Tens of thousands of people have attended rival mass rallies in Yemen's capital Sanaa, a week after some 50 people were shot dead at a protest.
Protesters predicted their biggest rally yet to demand the resignation of President Ali Abdullah Saleh.
Mr Saleh told a rally of his own supporters he was ready to hand over power, but only to "safe hands".
Soldiers fired in the air to hold back Saleh loyalists when they tried to march on the opposition rally.
In his speech, the president - who has been in office for more than three decades - condemned bloodshed but also urged his supporters to "stand firm".
He earlier denied that government forces had played any part in the shooting of demonstrators last week.
Amnesty International has warned the government against any further use of "deadly force", saying: "The government cannot just shoot its way out of this crisis."
Yemen, the Arab world's most impoverished nation, is a key ally in the US-led fight against al-Qaeda, which has established a strong presence there.
Two recent bomb plots against US targets - two American cargo planes in October and a Detroit-bound airliner in December 2009 - originated in Yemen.
Both the government and opposition have set up checkpoints in Sanaa and the streets are full of armed men.
There is real fear of a new confrontation, a BBC correspondent reports from the city.
According to an AFP news agency report, Friday's crowds number in the hundreds of thousands.
President Saleh, dressed in a smart suit and sunglasses, took the microphone before a huge crowd.
"We don't want power but we need to hand power over to safe hands, not to sick, resentful or corrupt hands," he said.
"We are against firing a single bullet and when we give concessions, this is to ensure there is no bloodshed," he added.
"We will remain steadfast and challenge them with all power we have."
Some Saleh loyalists were carrying guns and waving traditional Yemeni daggers at Friday's rally, Reuters news agency reports.
Others rode motorbikes with large posters of Mr Saleh affixed to them, waving flags and playing patriotic music.
"No to chaos, yes to security and stability," banners read.
Mr Saleh has said the unrest risks taking Yemen into civil war. Several senior officials have left his side to go to the opposition.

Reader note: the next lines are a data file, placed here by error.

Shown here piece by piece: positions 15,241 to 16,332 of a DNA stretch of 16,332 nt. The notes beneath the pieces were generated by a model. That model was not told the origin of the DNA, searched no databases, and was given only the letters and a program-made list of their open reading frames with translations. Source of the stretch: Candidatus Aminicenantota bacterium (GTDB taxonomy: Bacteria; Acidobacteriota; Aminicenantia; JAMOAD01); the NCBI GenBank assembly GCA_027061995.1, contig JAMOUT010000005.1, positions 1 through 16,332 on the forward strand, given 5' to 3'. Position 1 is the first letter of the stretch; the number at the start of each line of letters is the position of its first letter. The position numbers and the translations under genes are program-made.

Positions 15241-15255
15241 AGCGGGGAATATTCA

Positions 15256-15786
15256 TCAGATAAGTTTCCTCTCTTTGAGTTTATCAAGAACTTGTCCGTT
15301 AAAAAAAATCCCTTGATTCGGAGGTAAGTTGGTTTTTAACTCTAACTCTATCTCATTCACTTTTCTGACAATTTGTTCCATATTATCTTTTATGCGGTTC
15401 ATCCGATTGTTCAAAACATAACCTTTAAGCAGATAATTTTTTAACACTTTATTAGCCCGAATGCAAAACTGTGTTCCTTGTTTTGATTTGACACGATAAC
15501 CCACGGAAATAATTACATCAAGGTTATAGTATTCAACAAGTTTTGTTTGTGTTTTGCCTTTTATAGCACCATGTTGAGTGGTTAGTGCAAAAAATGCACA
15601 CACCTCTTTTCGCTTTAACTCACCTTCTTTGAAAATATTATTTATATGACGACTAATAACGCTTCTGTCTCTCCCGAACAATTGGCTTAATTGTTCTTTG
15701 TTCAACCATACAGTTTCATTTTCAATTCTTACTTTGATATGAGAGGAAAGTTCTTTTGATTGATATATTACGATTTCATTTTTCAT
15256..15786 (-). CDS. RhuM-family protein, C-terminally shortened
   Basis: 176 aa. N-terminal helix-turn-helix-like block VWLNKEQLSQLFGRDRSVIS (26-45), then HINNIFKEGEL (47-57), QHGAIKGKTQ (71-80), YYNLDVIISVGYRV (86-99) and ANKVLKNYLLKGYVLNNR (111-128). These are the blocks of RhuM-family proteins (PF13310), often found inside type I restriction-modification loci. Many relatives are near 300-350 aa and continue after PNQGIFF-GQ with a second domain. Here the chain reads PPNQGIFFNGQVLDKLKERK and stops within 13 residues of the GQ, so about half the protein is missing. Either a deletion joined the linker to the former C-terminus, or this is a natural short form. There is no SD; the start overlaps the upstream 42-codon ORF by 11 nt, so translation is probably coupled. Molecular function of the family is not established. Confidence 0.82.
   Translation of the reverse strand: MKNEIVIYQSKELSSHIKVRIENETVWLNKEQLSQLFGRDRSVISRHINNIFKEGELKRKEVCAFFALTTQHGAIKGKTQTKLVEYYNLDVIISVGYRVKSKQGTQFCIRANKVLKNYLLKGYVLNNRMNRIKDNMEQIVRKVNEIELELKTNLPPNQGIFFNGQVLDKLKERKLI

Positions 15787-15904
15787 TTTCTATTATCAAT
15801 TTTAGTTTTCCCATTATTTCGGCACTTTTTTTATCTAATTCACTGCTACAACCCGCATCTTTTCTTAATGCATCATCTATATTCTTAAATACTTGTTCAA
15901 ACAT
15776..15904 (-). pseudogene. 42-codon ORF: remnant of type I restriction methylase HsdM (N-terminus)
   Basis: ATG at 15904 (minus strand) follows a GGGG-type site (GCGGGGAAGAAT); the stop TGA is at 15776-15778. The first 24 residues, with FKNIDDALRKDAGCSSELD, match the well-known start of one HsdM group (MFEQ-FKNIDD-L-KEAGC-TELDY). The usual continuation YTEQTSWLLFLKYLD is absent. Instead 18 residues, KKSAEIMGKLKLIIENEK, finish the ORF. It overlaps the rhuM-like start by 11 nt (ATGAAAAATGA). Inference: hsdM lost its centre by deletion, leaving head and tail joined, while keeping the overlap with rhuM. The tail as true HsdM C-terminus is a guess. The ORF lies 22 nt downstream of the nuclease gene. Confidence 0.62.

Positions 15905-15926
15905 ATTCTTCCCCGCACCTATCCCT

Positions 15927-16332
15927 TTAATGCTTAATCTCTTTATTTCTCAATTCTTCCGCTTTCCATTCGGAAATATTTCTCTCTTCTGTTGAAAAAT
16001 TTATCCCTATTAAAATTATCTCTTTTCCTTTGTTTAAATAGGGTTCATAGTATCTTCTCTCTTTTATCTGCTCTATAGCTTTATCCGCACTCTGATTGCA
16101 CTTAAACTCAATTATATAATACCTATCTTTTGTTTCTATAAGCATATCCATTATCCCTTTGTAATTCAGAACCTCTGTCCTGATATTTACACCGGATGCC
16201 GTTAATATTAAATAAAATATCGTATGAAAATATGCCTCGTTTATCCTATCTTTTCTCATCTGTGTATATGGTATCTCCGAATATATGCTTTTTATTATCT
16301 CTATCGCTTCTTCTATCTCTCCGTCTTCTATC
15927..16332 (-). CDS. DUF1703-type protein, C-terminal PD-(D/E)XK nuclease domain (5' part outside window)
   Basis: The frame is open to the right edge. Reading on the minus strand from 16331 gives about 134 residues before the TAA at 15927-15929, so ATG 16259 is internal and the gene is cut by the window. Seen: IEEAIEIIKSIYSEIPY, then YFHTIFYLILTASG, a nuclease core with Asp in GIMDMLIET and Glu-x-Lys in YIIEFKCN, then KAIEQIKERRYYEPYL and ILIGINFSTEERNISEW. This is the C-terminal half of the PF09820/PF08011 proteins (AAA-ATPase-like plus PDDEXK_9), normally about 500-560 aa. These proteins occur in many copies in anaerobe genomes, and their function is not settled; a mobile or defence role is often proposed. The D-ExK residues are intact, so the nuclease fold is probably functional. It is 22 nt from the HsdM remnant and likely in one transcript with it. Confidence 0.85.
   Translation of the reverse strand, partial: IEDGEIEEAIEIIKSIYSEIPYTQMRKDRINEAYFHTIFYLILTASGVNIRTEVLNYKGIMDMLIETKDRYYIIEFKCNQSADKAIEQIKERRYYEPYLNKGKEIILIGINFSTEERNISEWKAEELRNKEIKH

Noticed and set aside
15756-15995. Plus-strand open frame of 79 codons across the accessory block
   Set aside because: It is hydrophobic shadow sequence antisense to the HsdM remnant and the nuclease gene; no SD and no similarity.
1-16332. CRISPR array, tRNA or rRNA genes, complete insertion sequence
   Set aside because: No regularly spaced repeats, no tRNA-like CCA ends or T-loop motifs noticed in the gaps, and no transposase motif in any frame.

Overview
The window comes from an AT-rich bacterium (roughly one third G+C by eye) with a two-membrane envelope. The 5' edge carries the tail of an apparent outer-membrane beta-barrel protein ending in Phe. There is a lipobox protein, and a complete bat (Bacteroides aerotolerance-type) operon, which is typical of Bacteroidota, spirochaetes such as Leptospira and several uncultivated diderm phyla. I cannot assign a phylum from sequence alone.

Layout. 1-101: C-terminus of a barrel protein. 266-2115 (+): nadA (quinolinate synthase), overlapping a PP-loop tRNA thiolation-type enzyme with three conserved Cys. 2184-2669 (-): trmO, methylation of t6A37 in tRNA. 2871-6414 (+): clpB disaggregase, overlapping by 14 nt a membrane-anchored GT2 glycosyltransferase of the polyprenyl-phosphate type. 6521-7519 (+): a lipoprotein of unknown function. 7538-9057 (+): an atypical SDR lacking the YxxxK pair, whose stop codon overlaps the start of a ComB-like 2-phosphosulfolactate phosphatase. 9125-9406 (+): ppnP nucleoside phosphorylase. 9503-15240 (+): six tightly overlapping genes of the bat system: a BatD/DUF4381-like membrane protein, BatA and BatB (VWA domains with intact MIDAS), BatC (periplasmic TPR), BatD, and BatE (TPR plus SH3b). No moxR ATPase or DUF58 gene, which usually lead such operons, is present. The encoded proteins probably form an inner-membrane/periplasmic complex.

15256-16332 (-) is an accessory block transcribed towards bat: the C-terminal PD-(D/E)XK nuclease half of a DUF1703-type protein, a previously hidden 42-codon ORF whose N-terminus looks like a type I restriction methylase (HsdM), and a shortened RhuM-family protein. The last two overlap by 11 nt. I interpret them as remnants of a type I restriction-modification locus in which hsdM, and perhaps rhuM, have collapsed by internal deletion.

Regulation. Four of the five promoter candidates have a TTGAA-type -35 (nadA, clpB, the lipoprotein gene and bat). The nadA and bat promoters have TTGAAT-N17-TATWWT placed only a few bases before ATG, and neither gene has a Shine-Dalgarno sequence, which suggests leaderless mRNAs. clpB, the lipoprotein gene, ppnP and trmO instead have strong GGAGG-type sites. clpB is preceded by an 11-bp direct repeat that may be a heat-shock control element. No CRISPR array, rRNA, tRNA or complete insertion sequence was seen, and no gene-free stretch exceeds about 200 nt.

In another part of the city, on a square near the university where protesters have been camped out since February, tens of thousands gathered for an anti-Saleh demonstration.
An Associated Press news agency report estimated that the crowd there was bigger than the rally in support of the president, despite attempts by the authorities to restrict access to the city centre.
Demonstrators chanted slogans calling for Mr Saleh's removal and waved red cards emblazoned with the word "leave".
Affrah, a protester and blogger in Sanaa, told the BBC the president could step aside earlier if he chose: "He keeps repeating that violence will happen, chaos will happen. It's really not going to happen, he's the one who will start it."
She said she was determined to carry on fighting for democracy even though she had received threats.
"Someone... sent me a [Facebook] message giving me private details about my mother, my sister and telling me that apparently I don't want to live in security.
"Nevertheless, I am continuing. We deserve a better life than this, we deserve a better life full of democracy and freedom and people speaking their minds without any kind of fear or any kind of limitation."
Student Abdullah Jabali, 33, told Reuters at Friday's rally that he did not believe Mr Saleh's promises to stand down within a year.
"I came here to get rid of this butcher because he killed our comrades," he said.
On Wednesday, Yemen's parliament passed sweeping emergency laws giving the security forces far-reaching powers to detain suspects and prevent demonstrations.
Amnesty International responded on Friday by saying: "After the horrific killing of dozens of protesters last Friday, it is incredibly disturbing that Yemen's leaders have given the security forces more powers through a new emergency law instead of reining them in."
Yemen is one of a number of countries in the region that have seen unrest since the presidents of Egypt and Tunisia were ousted in popular revolts.